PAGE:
- Sulfur stinks up accepted ideas about when the Earth's atmosphere began to contain oxygen.
- Pluto demoted to one of three newly-defined 'dwarf planets'. Widow of Pluto's discoverer shook up, but says Clyde Tombaugh would have understood.
- Countdown begins for Sunday's space shuttle launch.
- International Space Station: Stepping-stone to Mars mission.
- Here we go again: Possible signs of alien life have been found inside a Martian meteorite.
- Row over hurricanes: Climate scientists are divided over why hurricanes have become so destructive.
- Worst hurricanes yet to come, hurricane chief says.
- The pumping of necessary liquids (e.g. oil and fresh water) consumes nearly 20% of the world’s electrical energy supply. That could soon change, due to a Russian researcher who claims he has designed a pump that uses 80% less power.
- Pioneering drug treatment restores memory function in mice with Alzheimer’s disease.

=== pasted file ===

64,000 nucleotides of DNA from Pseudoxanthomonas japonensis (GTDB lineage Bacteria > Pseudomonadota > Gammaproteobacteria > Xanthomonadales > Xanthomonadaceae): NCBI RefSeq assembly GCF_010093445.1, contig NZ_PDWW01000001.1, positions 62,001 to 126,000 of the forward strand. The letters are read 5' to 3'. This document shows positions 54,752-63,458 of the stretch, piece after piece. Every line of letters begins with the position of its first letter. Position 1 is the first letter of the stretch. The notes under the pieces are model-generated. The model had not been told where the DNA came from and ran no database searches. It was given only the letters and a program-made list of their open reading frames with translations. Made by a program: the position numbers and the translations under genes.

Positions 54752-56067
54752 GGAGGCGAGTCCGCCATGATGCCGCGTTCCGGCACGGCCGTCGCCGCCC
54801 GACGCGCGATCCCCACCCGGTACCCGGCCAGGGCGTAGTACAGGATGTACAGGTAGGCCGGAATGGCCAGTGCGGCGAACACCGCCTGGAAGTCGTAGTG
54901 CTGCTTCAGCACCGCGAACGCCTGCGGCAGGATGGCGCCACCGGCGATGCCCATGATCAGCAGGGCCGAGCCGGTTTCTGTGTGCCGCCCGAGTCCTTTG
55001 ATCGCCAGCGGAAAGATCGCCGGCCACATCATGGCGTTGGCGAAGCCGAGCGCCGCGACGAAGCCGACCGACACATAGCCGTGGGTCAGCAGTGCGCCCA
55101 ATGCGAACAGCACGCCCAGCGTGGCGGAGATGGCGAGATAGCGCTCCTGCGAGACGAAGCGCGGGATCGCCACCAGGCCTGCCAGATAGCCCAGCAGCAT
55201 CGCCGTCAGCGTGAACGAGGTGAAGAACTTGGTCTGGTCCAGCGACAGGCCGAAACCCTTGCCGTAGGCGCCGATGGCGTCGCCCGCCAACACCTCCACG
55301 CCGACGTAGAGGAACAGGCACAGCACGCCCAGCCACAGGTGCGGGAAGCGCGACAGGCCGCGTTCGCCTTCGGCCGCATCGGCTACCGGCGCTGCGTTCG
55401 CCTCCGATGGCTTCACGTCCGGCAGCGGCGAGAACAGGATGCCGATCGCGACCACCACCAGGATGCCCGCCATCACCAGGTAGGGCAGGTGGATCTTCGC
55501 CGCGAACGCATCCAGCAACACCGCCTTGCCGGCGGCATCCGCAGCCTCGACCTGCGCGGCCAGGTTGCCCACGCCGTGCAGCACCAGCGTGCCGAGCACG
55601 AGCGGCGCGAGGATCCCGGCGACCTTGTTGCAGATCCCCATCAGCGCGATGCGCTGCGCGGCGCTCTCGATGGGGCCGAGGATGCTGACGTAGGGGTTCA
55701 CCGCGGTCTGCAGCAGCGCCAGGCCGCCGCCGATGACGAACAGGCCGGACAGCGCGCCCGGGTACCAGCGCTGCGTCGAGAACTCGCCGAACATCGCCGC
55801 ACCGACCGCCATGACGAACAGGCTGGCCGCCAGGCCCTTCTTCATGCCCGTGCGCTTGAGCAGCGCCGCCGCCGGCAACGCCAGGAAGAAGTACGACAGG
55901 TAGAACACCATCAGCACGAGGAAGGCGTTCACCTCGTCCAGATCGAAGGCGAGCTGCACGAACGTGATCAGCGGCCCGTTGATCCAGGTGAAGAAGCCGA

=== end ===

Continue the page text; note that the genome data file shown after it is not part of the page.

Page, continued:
- Psychologists ponder what propels people who seek fame.
- Conspiracy theories abound as 'evolutionary biology' is mysteriously left off the list of undergraduate subjects eligible for a US federal grant.
- In Ecuador, newly-discovered spiders hunt in packs that employ tactics and teamwork, and live in cooperative family-based communities.
- To the bafflement of insect experts, gigantic yellow jacket nests have started turning up in old barns, unoccupied houses, cars and underground cavities across southern Alabama.
- Killer whales settle personal disputes like humans.